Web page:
Present tense, in grammar, the tense or form of a verb which expresses action or being in the present time, as I am writing; or something that exists at all times, as virtue is always to be preferred to vice; or it expresses habits or general truths, as plants spring from the earth; fishes swim; reptiles creep; birds fly; some animals subsist on herbage, others are carnivorous.
PRES'ENT, noun That which is presented or given; a gift; a donative; something given or offered to another gratuitously; a word of general application. Genesis 32:13.
Presents' in the plural, is used in law for a deed of conveyance, a lease, letter of attorney or other writing; as in the phrase, 'Know all men by these presents, ' that is, by the writing itself, per presentes. In this sense, it is rarely used in the singular.
PRESENT', verb transitive [Low Latin proesento; Latin proesens; proe, before, and sum, esse, to be.]
1. To set, place or introduce into the presence or before the face of a superior, as to present an envoy to the king; and with the reciprocal pronoun, to come into the presence of a superior.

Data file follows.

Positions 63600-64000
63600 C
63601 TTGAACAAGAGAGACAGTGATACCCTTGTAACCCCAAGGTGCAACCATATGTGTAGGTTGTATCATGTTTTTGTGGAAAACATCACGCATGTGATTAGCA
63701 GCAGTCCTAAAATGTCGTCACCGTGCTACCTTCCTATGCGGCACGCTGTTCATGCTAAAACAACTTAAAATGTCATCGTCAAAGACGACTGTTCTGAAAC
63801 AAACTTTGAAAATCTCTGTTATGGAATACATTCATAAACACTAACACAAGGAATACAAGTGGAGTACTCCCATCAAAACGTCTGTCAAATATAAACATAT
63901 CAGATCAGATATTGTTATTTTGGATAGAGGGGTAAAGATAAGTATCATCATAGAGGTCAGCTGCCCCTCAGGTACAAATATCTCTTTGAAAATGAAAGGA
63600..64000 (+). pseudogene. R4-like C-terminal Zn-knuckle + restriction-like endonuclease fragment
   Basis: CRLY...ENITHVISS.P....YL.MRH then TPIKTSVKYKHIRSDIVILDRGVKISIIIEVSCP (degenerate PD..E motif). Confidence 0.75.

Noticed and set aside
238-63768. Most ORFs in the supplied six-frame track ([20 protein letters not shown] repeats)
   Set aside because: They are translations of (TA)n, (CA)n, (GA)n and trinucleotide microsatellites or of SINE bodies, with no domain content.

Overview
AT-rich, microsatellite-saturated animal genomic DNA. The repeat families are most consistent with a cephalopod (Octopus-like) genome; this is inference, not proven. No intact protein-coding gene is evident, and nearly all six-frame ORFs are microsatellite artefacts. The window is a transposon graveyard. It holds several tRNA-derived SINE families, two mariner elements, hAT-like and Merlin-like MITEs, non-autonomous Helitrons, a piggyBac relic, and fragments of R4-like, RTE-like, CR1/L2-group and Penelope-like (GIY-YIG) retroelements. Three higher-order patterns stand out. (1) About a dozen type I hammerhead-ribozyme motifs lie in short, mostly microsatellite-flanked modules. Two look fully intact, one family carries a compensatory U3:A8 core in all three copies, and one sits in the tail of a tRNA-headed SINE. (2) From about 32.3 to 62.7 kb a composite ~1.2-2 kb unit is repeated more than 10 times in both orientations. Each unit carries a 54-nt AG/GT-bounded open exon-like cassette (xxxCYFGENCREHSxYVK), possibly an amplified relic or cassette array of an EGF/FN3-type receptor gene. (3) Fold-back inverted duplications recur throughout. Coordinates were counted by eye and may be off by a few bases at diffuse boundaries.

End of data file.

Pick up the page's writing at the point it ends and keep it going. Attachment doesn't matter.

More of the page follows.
Now there was a day when the sons of God came to present themselves before the Lord. Job 1:6.
2. To exhibit to view or notice. The top of Mount Holyoke, in Hampshire county, in Massachusetts, presents one of the finest prospects in America.
3. To offer; to exhibit.
O hear what to my mind first thoughts present
He is ever ready to present to us the thoughts or observations of others.
4. To give; to offer gratuitously for reception. The first President of the American Bible Society, presented to that institution ten thousand dollars.
5. To put into the hands of another in ceremony.
So ladies in romance assist their knight,
Present the spear, and arm him for the fight.
6. To favor with a gift; as, we present a man with a suit of clothes. Formerly the phrase was, to present a person.
Octavia presented the poet, for his admirable elegy on her son Marcellus.
[This use is obsolete.]